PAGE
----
“Look, these little boxes normally sell for $50.00 bucks, but I’ll let mine go for $29.00.  It’s the last one, and I’m willing to take a loss so I can go home and watch I Love Lucy with my kids.”

So I tried it.   I went to Radio Shack and got an antenna and spent the day Saturday finding the best spot to place it on my roof, ran the cable into the converter box, and then into the TV–and sure enough–free TV.  My wife was able to watch the Wildcats pull off an upset victory in overtime while I was ratcheting down the final bolts for the antenna mount.

So here I am, in Wabaunsee County, surrounded by the Flint Hills, channel surfing with 9 channels and no cable bill.

Full Moon Over the Fertile Crescent


Klint sent this picture from Iraq.  The moon was the closest to earth that it has been in several years last week.  We made sure our grandson got a good look at it.  He has been a fan of the moon since he was one year old.

Two New Voices

I’ve discovered two new writers today–new to me that is, but I may be reading what they have to say.

Stephen C. Rose wrote a book in the sixties called the Grass Roots Church, and more recently Abba’s Way.  He agrees with me–or maybe I agree with him; he’s been around longer–that we need to dethrone the automobile and build liveable, walkable local communities.  He thinks we need to invest in this kind of future rather than merely rebuilding the car-co-dependent infrastructure and bailing out Detroit.  (More here)

Christen Day is the author of Democrats for Life (review here) and executive director of an organization by the same name (website).

Shameless Commerce Division

abby-set-1OK, I don’t usually do this kind of thing here–but my daughter is selling some handmade original artwork photo greeting cards on ebay.  If you are interested, visit the LINK.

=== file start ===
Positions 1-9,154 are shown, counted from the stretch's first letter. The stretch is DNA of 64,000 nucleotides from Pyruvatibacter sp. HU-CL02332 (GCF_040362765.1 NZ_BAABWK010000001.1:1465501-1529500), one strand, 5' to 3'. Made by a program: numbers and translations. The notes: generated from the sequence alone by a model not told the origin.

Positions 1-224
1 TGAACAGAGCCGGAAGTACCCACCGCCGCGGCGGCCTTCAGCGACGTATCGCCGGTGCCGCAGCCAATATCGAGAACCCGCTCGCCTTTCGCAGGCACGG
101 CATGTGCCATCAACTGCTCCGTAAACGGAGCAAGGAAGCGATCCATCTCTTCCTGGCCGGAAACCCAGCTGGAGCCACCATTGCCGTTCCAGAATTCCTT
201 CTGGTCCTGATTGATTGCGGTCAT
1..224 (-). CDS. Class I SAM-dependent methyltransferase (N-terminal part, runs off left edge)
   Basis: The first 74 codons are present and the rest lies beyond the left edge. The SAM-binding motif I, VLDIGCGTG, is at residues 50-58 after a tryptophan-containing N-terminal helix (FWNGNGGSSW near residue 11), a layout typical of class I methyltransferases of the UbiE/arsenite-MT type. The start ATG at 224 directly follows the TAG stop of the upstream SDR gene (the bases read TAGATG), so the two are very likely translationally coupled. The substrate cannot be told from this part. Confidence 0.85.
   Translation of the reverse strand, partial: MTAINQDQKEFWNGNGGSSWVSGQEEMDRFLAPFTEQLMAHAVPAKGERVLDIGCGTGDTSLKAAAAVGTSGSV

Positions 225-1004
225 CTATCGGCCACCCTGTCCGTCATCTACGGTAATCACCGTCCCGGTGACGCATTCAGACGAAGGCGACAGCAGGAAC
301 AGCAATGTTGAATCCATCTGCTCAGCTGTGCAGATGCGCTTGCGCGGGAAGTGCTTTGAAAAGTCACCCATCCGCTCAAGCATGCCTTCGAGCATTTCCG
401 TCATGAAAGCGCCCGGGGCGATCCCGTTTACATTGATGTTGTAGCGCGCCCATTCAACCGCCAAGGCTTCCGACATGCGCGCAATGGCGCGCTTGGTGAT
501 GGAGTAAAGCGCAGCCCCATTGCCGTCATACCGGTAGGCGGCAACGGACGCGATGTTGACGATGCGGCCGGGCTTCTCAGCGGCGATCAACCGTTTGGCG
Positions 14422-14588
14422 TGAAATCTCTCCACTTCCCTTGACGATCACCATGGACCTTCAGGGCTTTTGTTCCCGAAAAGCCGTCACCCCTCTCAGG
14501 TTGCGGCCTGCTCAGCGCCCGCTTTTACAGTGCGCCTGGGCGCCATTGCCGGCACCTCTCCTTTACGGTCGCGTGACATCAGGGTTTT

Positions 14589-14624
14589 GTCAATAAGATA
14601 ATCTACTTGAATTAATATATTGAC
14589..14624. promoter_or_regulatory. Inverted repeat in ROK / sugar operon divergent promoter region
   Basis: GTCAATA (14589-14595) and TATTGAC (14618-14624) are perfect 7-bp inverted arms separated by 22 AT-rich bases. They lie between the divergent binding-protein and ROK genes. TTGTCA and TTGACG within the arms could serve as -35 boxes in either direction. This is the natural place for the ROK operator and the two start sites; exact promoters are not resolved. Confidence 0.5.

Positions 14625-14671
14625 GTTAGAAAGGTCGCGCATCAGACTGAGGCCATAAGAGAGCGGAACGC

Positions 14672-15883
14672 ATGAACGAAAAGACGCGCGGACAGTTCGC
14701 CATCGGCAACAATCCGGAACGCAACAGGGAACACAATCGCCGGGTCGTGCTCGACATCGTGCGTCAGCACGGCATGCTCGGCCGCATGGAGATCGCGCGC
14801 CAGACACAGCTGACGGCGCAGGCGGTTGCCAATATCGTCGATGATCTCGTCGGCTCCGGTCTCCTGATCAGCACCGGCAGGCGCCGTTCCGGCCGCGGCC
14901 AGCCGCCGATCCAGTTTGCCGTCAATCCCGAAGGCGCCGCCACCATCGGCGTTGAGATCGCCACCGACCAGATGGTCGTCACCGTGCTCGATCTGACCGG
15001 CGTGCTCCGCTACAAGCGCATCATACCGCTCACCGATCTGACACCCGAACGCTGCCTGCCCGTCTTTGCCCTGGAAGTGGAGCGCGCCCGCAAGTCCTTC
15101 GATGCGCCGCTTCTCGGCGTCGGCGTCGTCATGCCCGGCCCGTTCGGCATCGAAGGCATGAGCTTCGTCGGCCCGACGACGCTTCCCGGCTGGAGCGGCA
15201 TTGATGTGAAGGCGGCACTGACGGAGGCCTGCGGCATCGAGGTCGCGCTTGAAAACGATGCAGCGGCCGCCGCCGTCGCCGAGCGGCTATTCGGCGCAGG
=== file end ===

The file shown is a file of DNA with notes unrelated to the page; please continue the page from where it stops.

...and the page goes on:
Soldier and Mom

Our friend Margaret passed on this exchange of emails she had with her son Klint, who is stationed in Iraq, regarding the election of Barack Obama as our next president.

Mom to Soldier the day after the election


I got your message yesterday evening on my cell phone voice mail.  Did you send it on Tuesday?  Anyway, good to hear your voice!

Don’t know how you feel about the elections, but I am so excited, I could “pee my pants” so to speak.  I’m so tired of “Old white men” running the country  This is an incredible breath of fresh air.  Hope Obama lives up the my expectations!  What a chance for change!  Feels like the 70’s!

Love, Mom

Sweet Lectures

Soul Tsunami

Soul Tsunami

Leonard Sweet was a guest lecturer on our campus the past two days.  Last night he spoke on facing storms.  He said the only way to survive a “perfect storm” is to head straight into it; ships that hug the harbor get smashed to pieces.

He wrote the book Soul Tsunami, by the way, ten years ago–before most of us had heard of the word Tsunami.  It was before the tragic Tsunami that hit Indonesia the day after Christmas in 2004; he was not trying to capitalize on that tragedy.